“Okay, Wes,” Buffy said to her Watcher. “How do I reel her in?”

“It doesn’t appear she would intend to cooperate by coming ashore,” the Watcher frowned, nervously fiddling with the buttons of the suit jacket he wore. “You shall obviously have to go in after her. I would keep to the shallows as much as possible. The water may put her at a bit of an advantage.”

“Gee! It’s a good thing we brought you along,” Buffy snorted with a derisive roll of her eyes toward the Watcher. “I’d have never figured that one out?”

The Britisher regarded the young blonde with cool disdain, insulted by her flippant and disrespectful attitude. But Buffy was concentrating on her adversary, working out her plan of attack. She was too preoccupied to give any notice to Wesley. Several thoughts were running through the slayer’s head, among them the fact that the pond had been quite chilly when she had jumped in to rescue Xander the other night. She was not looking forward to another freezing dip in Swamp Lake.

“Okay, anything special I should know before I get my feet wet?” Buffy removed her jacket, tossing it on the ground at her feet. She mentally whipped herself for not asking Wesley to stop by her house so that she could pick up an extra set of dry clothes to change into later. It looked like tonight was going to be a wet instant replay of the previous evening.

“There is one thing that might bear considering,” Wesley replied, watching the girl ready herself to do battle against the water demon. “The Rusalka may be immortal.”

“That goes without saying,” Xander retorted, his wary eyes never leaving the girl in the pond. “She isn’t wearing a bathing suit.”

“I said immortal!” Wesley snapped back irritably. “Not immoral.”

The Watcher sighed, his patience worn thin. Could either of these two ever be serious, he asked himself. How did other Watchers deal with such impertinence? He would have to consult his journals to see if there were any helpful passages or insights concerning such behavior.

“As an immortal,” he continued, having recaptured his composure once again. “The Rusalka may not be susceptible to the methods one usually uses to dispatch a living being.”

“Always something to make it a little bit tougher,” Buffy retorted with a sour grumble.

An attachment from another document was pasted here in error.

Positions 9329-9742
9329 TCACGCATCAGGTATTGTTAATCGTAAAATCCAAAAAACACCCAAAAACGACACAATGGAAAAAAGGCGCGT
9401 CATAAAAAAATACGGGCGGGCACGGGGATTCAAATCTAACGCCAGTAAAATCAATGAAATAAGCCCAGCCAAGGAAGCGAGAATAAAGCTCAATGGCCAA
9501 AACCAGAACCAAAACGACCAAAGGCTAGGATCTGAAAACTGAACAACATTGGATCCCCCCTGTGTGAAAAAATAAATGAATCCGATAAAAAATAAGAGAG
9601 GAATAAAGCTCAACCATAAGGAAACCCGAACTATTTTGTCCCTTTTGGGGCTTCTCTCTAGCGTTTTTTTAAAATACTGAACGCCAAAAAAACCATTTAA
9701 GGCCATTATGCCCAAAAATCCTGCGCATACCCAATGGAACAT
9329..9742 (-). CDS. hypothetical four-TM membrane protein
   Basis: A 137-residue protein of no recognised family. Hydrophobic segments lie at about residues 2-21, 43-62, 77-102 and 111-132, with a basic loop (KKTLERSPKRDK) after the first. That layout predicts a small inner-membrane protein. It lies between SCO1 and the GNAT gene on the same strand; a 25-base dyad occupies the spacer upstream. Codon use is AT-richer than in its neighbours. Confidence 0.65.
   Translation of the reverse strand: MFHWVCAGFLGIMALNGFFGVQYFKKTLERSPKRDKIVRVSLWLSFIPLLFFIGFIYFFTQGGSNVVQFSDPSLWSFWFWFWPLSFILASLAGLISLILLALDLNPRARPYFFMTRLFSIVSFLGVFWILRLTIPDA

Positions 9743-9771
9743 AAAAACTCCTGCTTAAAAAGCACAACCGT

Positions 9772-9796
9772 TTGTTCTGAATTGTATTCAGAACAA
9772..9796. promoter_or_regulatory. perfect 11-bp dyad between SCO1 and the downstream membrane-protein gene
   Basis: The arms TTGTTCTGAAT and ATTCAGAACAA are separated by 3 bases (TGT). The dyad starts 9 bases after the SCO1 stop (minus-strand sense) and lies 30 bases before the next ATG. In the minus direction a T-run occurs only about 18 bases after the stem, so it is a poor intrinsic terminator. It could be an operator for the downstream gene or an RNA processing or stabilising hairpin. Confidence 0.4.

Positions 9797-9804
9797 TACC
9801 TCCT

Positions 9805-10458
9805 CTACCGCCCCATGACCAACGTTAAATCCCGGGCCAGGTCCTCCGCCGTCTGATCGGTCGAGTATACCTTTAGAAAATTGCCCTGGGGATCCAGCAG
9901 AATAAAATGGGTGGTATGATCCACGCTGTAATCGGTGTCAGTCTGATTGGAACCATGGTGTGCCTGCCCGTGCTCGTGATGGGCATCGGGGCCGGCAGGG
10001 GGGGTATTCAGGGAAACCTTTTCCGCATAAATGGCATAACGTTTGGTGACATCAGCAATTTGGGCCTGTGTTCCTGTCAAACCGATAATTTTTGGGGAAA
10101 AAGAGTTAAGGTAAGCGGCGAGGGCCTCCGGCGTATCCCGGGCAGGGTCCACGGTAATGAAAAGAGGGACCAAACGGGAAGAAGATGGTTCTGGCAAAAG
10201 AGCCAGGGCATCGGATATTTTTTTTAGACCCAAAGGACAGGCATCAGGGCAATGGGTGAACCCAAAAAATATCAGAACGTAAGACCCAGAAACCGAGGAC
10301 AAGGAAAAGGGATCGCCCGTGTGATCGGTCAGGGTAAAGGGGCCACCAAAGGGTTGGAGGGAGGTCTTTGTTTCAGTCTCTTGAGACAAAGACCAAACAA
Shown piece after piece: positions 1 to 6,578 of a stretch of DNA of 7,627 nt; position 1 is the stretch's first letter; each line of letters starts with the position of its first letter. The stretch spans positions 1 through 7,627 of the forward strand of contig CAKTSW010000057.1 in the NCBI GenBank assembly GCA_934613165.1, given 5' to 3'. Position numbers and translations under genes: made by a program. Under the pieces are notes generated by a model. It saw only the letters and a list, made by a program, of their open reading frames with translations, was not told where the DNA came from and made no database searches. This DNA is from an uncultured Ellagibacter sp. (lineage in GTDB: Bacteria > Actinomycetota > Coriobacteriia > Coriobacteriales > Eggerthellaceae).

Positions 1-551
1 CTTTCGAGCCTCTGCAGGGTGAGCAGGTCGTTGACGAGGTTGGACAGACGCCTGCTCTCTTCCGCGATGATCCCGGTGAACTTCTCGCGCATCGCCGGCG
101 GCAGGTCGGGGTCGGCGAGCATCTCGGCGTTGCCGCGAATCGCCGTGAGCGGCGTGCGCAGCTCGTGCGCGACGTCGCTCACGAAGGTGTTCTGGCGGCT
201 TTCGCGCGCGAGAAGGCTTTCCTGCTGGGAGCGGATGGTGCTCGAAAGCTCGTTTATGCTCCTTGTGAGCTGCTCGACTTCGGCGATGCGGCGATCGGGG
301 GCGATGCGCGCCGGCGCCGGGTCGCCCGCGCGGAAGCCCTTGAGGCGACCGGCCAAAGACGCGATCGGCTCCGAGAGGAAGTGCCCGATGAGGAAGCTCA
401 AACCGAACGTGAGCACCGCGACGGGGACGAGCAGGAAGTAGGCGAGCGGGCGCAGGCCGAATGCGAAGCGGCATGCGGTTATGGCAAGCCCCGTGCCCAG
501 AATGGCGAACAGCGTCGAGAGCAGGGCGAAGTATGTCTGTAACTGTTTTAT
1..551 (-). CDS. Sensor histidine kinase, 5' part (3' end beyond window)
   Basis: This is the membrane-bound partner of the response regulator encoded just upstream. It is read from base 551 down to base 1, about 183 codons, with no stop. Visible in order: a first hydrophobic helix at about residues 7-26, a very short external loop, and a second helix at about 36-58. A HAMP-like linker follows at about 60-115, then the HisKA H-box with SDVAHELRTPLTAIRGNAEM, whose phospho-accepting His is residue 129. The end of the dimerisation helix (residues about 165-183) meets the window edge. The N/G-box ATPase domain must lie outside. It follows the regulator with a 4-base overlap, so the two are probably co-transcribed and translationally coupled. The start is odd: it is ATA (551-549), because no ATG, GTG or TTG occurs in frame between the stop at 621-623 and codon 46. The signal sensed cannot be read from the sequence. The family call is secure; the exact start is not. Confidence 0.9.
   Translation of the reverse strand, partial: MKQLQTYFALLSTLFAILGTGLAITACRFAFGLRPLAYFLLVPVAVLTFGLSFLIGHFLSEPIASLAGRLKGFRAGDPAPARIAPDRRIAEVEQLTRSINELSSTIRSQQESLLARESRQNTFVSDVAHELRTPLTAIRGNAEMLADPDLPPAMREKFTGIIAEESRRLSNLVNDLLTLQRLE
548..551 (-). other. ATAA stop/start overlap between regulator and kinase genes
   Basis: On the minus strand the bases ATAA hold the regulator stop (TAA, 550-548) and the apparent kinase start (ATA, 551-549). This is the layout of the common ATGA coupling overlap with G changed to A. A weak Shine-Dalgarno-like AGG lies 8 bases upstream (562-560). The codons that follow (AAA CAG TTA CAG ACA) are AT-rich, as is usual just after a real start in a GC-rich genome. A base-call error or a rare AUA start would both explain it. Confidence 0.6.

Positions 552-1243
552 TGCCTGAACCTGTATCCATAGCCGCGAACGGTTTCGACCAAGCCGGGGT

Giving the demon girl one last look Buffy turned and walked back up the grassy bank toward the tree line where a weapons stash lay spread out on the ground. Wesley had brought an assortment of medieval arms from the library’s armament, and in addition Buffy had made the Brit stop off at a local sporting goods store for a few other items she claimed were essential. The Watcher finally discovered what his countryman had been alluding to when he’d asked after his banking references. The blonde teen had cruised through the store, gathering together the oddest collection of items, some of which Wesley couldn’t begin to imagine any possible use for. Sixty some dollars later they walked out of the shop, outfitted for what could only be described as a sportsman’s ultimate fishing expedition in Hell.

Hunkering down beside the stash of items they had carried down to the pond earlier Buffy rifled though the eclectic-looking array. There was a wicked looking fillet knife, its sharp ten-inch blade perfect for stabbing and gutting the largest of fish. Several spools of heavy weight steel test line, a variety suitable of deep-sea fishing and lengths of chain to bind the creature once it was captured were neatly coiled in separate piles. Wooden stakes, some heavy duty gaffing hooks, a fishing net with lead weights and a medieval-like bolas with metal chain traces connecting its three spiked heads added to the miscellaneous assemblage. A long bladed sword and two battle axes shined dangerously in the moonlight next to one of Buffy’s favorites, a deadly crossbow and its more than ample supply of projectile bolts.

“I do think you may have gone a bit overboard on supplies,” Wesley remarked, walking up behind the slayer to peer over her shoulder. “It’s all well and good to be prepared, but is all this really necessary?”

“We’ll find out soon enough,” the girl replied, selecting one of the bolts from the pile. She used its sharp point to pierce the plastic wrapping on a spool of line, which she then proceeded to carefully bind onto its opposite end. Wesley observed with rapt curiosity how she did the same to several of the other missiles, securing the line and laying each arrow out separately so that lines didn’t tangle. Buffy seemed to be improvising as she went along, fashioning unusual weapons out of the pieces of equipment at her disposal. She tied weights to the edges of the netting, strapped the gaffing hooks to either ends of a length of chain. Two sturdy branches of green wood from a nearby tree were sharpened to become spears. Soon the slayer had a complete arsenal of weapons before her to use against the demon.

As Buffy diligently double-checked each knot and tied binding she became aware of a faint sound echoing out over the pond behind her. The soft, melodious humming was instantly familiar and she jerked her head around to scan the water. The Rusalka girl was doing her singing thing and that could only mean badness.

Her gut tightening Buffy quickly loaded the crossbow with its specially prepared bolts as she glanced anxiously about her. Wesley was there, standing at her side, but she couldn’t see Xander. Not anywhere. He had disappeared. Grabbing her knife Buffy tucked it into the waist of her slacks. Scooping up several more of her weapons she shot upright and thrust the crossbow with its attached lines into a startled Wesley’s hands.